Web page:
TARPON TIPS FROM ANDY MILL
By: Andy Mill | November 20, 2020
Initially, the most valuable words of advice that I could possibly give anyone looking to become a successful saltwater fly fisher would be to learn how to cast with acute accuracy and dexterity. Simply said, if you can’t present the fly where it needs to go quickly on either side of the boat, your odds of getting a bite are drastically reduced.
That means it’s imperative to have a great double haul to start with. You can create only so much line speed by pushing the rod, but by hauling with your stripping hand you can double the line speed enabling you to punch a cast deeper into a headwind. It’s obvious that not all fish will show on the side of the boat that you are most comfortable with, so it’s invaluable to have a solid backcast as well. Often, the fish will show too close to the boat for your guide to have time to spin the bow for you. Every shot counts, and if the fishing is slow all of your shots may be to your weak side. Your goal is to learn how to get your bug to the fish on the first cast, regardless of the boat’s position or the wind direction. Go online, learn how to double haul and how to backcast, head to the park and don’t leave until you get it. Trust me, it will pay dividends.
TARPON – SETTING THE HOOK
Hooks won’t penetrate bone unless the hooking technique is perfect. A raised rod tip on a tarpon is a problem that most people will face when trying to hook this particular fish. The excitement of watching a hundred-pound fish open its mouth to eat your feathered hook can be overwhelming. An immediate trout strike is almost a given. Pulling the fly out of the tarpon’s face will remove the fly from the water. Often when a strip strike is early and the fly is still in the water a tarpon will explode out of its skin to eat it again. Do this with a marlin and a bonita belly and see what happens.
If you do happen to get tight with a trout set on a hard-mouthed fish the hook won’t penetrate past the barb. Just the point will be embedded and when the fish jumps the hook will fall out. With smaller tarpon most people will use hooks that are too large; the diameter is too thick to penetrate. Smaller juvenile tarpon have smaller, lighter heads so there’s no resistance when you set the hook. Its head will move toward you when you set the hook. A number 1 or a 1/0 hook, one similar to a hypodermic needle will see greater success. The smaller wired hook is a key ingredient with any smaller fish.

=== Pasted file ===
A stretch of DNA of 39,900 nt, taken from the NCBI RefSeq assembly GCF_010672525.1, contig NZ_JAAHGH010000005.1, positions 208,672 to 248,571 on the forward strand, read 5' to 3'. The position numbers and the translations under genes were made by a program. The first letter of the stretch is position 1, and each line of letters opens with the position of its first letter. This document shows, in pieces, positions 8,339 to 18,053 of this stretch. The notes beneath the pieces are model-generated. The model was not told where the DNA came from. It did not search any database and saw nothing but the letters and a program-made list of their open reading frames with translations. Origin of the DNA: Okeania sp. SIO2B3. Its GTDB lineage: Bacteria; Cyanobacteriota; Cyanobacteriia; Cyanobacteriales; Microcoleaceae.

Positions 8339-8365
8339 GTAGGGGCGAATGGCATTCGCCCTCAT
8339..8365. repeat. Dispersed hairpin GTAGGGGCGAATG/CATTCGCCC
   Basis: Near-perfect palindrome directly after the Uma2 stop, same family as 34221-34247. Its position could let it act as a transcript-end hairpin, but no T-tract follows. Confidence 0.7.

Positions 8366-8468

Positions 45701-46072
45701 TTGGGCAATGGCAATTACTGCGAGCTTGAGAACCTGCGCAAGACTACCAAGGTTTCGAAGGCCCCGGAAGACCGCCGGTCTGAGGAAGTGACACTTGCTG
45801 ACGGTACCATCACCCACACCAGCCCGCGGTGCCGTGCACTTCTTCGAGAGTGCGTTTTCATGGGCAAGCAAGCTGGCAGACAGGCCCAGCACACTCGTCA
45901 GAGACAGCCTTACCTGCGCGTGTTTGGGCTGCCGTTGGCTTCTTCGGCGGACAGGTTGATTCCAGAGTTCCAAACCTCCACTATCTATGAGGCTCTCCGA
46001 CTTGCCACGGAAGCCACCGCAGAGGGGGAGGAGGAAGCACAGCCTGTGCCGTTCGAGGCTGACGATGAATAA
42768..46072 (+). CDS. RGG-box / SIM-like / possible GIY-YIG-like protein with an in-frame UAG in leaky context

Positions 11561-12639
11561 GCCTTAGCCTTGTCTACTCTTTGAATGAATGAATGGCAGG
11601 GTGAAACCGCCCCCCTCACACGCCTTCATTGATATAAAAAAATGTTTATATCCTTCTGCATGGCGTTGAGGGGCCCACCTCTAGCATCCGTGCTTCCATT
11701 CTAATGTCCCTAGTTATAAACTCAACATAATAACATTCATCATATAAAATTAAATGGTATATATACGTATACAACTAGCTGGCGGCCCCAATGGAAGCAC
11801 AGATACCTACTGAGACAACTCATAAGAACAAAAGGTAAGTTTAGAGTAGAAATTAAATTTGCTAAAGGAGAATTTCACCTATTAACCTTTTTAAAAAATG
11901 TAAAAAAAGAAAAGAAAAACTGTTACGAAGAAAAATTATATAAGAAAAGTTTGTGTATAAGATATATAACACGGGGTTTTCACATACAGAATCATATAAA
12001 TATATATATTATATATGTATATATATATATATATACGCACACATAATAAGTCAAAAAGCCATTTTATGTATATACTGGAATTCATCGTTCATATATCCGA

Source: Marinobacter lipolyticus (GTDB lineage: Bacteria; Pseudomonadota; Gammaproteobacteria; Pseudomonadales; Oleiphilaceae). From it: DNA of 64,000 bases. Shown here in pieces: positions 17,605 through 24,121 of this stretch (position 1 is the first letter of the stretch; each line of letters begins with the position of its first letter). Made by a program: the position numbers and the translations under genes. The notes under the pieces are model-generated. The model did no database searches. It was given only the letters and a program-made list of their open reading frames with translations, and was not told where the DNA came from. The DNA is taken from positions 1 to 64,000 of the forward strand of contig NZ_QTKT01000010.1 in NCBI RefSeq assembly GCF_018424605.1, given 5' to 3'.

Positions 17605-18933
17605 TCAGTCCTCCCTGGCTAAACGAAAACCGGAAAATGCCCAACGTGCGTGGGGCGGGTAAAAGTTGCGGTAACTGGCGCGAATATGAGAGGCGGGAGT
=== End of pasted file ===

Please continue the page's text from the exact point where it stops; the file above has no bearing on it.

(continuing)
Lastly, getting tight to a fish with your stripping hand prior to pulling back with the rod is paramount to successfully setting the hook deep into bone. With this technique, the rod will be slightly bent when you get tight, and the butt of the rod has the resistance needed to help drive the hook home.
CATCHING LARGE TARPON – HOW TO PULL
The key to catching monster fish is not only understanding how to put a lot of resistance on the fish, but knowing how hard you can pull. Leaning back with a big bend in your rod does nothing more than bend the tip. It looks good, but it’s useless.
Learn how to use the butt of the rod and lift your legs. You’ll only understand how much resistance you’re putting on the fish when you connect your leader to a scale with someone reading off the numbers while you lean back and pull, just like you are fighting a fish. With a big bend in the rod it’s extremely difficult to pull 12 pounds, and if you do, it’s almost impossible to sustain for very long because you’ll be bending your arms to do it. Also, that big bend in the rod is only possible by bending your elbow that’s holding the rod, therefore your bicep is doing all the work. If you straighten the rod with a small bend, put the end of the rod up against your stomach, hang onto the reel handle or pinch the fly line between your fingers and walk back a step or two until the scale reads pounds; you will be blown away.
This is just the beginning of a revelation that will take your fish fighting skills to a whole new level. Angles and knowing when to release the fly line when the fish surges and reel drags is another chapter.
By: ANDY MILL
OLYMPIC DOWNHILL SKIER & PROFESSIONAL TARPON ANGLER
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